Since the age of ten or so I’ve done countless stupid things in hopes of finding cool — bought JNCOs, bleached my hair, listed obscure bands as favorites on MySpace, wore aviator sunglasses — but all failed to give me the degree of coolness I longed for. The reason was that coolness is in large part defined by doing what you want and not caring about what anybody thinks (also defining characteristics of the sociopath, oddly enough). But I cared immensely what everybody thought of me. Still do. I’ve come to accept that I’m not destined for cool. Instead I aim my energies at funny, the positive characteristic of those in need of constant validation: whereas the cool guy rarely hears others perceive him as cool, the funny guy always get to hear the laughter.
This past Christmas, when I was home for the holiday, I went through some old boxes in my parents’ garage and found a DVD of my band from college playing a show (another thing I did in search of cool: played in bands for several years). After I finished watching it, I sat on my bed amazed at how clumsy and self-conscious I looked on stage. Twenty-one-year-old me banged his head and punched his guitar as if lost in an ecstatic trance, but anyone paying even a little bit of attention (or anyone who’d attended more than one show) could see that these moves were all carefully choreographed. This got me wondering just what it is that makes musicians cool. I’m not talking about Prince, Al Green, or Debbie Harry here — I mean awkward white guys like myself. How do they make the audience believe that they belong on stage? And who are the coolest?
What follows is my list of the five coolest white guys in music. Near misses included Lou Reed, Bob Dylan, Lemmy, Eric Burdon of the Animals, and Paul Simonon of the Clash, but here are the real standouts.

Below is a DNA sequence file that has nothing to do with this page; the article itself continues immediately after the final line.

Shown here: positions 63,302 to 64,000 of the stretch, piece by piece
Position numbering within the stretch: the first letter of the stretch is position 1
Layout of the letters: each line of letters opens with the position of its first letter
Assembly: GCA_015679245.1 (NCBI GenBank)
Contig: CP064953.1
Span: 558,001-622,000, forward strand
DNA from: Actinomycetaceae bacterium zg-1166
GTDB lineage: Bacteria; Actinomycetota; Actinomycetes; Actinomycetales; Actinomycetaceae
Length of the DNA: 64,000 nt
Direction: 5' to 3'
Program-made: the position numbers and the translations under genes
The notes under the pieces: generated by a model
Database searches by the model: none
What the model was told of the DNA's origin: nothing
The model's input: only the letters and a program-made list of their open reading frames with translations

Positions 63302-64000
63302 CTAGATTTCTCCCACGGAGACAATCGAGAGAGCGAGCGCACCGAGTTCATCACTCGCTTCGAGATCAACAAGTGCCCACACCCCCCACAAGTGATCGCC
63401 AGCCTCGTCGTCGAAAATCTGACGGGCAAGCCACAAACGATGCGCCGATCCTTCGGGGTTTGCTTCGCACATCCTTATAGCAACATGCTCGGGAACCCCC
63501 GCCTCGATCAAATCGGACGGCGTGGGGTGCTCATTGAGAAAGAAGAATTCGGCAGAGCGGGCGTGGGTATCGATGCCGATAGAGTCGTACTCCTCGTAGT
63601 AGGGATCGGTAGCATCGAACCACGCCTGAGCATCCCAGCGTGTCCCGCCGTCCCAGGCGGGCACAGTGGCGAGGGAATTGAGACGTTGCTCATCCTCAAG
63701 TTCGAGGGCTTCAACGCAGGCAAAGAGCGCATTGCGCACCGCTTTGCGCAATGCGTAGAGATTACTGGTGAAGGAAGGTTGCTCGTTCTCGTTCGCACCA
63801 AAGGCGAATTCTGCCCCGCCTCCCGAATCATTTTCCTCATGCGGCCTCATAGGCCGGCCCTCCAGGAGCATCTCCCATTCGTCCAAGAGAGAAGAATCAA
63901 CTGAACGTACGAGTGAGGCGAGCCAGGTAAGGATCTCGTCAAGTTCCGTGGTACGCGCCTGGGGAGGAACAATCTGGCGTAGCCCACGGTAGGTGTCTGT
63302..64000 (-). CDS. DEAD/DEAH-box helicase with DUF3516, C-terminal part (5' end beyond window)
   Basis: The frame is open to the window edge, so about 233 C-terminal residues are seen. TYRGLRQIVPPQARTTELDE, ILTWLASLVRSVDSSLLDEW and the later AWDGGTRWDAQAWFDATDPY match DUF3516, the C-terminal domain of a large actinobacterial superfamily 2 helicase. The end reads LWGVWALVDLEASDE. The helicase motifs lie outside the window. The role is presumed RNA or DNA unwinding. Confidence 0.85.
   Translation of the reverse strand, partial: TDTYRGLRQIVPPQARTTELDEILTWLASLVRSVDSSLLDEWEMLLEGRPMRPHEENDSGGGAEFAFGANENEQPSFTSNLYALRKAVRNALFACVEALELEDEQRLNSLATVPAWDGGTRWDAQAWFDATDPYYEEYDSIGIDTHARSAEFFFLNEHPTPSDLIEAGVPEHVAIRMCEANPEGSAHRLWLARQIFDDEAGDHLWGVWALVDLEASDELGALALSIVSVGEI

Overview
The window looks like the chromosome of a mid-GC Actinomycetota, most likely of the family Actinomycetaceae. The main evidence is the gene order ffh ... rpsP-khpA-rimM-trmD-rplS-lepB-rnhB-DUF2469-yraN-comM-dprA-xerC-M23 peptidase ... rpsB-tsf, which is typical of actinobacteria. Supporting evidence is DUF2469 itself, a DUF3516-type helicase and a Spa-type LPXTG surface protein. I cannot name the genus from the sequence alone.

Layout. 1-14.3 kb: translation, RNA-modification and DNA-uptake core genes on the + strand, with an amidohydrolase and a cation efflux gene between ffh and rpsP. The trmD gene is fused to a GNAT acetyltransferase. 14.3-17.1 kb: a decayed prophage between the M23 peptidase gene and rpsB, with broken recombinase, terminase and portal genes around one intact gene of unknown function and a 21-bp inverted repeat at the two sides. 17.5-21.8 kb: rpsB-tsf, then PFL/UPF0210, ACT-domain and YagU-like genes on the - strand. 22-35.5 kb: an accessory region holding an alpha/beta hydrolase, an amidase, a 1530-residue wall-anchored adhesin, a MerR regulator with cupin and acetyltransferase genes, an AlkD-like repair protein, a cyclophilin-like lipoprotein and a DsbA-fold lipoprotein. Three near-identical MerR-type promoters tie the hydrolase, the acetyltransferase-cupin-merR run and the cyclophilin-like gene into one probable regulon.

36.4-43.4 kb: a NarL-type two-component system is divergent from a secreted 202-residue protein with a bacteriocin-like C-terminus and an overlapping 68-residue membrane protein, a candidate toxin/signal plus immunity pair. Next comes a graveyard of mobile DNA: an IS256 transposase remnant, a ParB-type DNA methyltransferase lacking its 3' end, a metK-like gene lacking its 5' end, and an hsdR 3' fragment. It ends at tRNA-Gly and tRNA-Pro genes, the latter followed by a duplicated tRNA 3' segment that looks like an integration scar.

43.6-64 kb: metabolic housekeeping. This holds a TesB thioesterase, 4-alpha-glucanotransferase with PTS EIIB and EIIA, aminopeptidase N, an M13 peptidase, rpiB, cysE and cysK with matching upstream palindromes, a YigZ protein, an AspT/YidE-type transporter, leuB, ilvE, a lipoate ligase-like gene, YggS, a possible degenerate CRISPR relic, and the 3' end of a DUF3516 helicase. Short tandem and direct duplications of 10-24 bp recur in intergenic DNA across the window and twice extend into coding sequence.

5. Pasty Cool: Jack White. If I saw Jack White in public, sans guitar, I’d be more likely to think We Need to Talk About Kevin than There Goes the Rockstar. Yet White has managed to make department store amplifiers and two-piece bands hip, and, even more impressively (or strangely, depending on how you look at it), he’s woven the oddest fictions into his biography. Why would anyone lie about his ex-wife being his sister? I have no idea. But somehow, it’s cool as hell.
4. Look at Me Cool: Mick Jagger. Before I get into Jagger’s brand of cool, let me note that I don’t think Mick was originally the coolest member of the Rolling Stones. Bill Wyman rocked the hard-to-get cool, hanging out in the back of the stage like he couldn’t care less about his screaming fans. His memoir, Stone Alone, could have been called, I Slept with a Lot of Women. But dating a thirteen-year-old is not super cool — even if it does prove how little your care what anyone thinks — so he’s off the list. Keith Richards used to be pure danger, white-hot rebellious sex, but then he died at some point in the early ‘90s, and since then, hasn’t really been the same. Jagger warrants a spot on the list for breaking the rules of cool, since everything about him — from his stage moves, to his unfortunate disco sellout, to his tendency to learn several foreign phrases so he can speak to crowds in their native tongue — is screaming for approval. Yet he’s still so damn slick. Jagger also has to be acknowledged for inspiring generations of skinny spazzes — Iggy Pop, Howlin’ Pelle Almqvist, etc. — to sculpt their own brands of cool from the Jagger mold.
3. Dance Party Cool: Wayne Kramer. Watch 0:12-0:34 of The MC5 doing “Looking at You” at Wayne State, which features lead guitarist Wayne Kramer tearing up the stage while playing exactly zero notes.
2. Copyright Cool: Tom Waits. Waits’ cigarette-choked voice is so distinct that he has successfully sued Frito-Lay, Audi, and Opel, not for using songs, but for using original songs with singers that sound too much like him. To reiterate: Tom Waits has copyrighted his style. A YouTube video recently pointed out that the one who sounds most like Tom Waits is the Cookie Monster, but Waits has yet to take legal action.
1. Do the Weirdest, Least Cool Thing Possible and Still Be Cool: David Bowie. If it comes down to level of difficulty, Robert Plant gets an honorable mention for singing about Lord of the Rings. Neil Young gets a nod for doing a synth album followed by a rockabilly record. But if you told me that a lanky little Brit was going to dress up as a transvestite disco alien with a women’s tennis mullet dyed the ugliest shade of red imaginable and sing a bunch of songs about outer space, I would tell you that this man was not going to have a lot of sex. And I would be wrong.